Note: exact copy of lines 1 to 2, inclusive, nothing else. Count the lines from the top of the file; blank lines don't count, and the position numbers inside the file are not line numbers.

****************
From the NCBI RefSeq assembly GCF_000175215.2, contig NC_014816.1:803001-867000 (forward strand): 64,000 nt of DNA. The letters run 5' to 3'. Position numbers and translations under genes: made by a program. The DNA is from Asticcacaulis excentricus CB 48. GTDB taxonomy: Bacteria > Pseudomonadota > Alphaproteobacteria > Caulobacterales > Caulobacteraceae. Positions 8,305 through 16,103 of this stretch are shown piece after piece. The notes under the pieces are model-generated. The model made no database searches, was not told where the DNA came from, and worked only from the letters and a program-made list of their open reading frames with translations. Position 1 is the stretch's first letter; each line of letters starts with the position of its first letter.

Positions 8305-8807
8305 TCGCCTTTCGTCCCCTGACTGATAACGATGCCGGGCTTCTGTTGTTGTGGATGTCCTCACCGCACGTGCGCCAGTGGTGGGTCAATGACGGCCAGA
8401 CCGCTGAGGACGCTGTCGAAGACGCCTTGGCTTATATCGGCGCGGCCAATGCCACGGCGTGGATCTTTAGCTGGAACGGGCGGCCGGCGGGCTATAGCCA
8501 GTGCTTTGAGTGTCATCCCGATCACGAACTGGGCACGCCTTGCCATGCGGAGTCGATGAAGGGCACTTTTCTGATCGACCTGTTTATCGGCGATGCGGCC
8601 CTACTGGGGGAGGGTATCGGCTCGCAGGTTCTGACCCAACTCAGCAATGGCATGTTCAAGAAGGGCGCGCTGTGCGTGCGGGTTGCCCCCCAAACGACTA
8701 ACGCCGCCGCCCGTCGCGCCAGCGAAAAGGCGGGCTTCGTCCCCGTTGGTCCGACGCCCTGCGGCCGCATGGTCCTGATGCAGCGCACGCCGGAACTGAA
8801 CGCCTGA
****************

From the NCBI RefSeq assembly GCF_000175215.2, contig NC_014816.1:803001-867000 (forward strand): 64,000 nt of DNA. The letters run 5' to 3'. Position numbers and translations under genes: made by a program. The DNA is from Asticcacaulis excentricus CB 48. GTDB taxonomy: Bacteria > Pseudomonadota > Alphaproteobacteria > Caulobacterales > Caulobacteraceae. Positions 8,305 through 16,103 of this stretch are shown piece after piece. The notes under the pieces are model-generated. The model made no database searches, was not told where the DNA came from, and worked only from the letters and a program-made list of their open reading frames with translations. Position 1 is the stretch's first letter; each line of letters starts with the position of its first letter.

Positions 8305-8807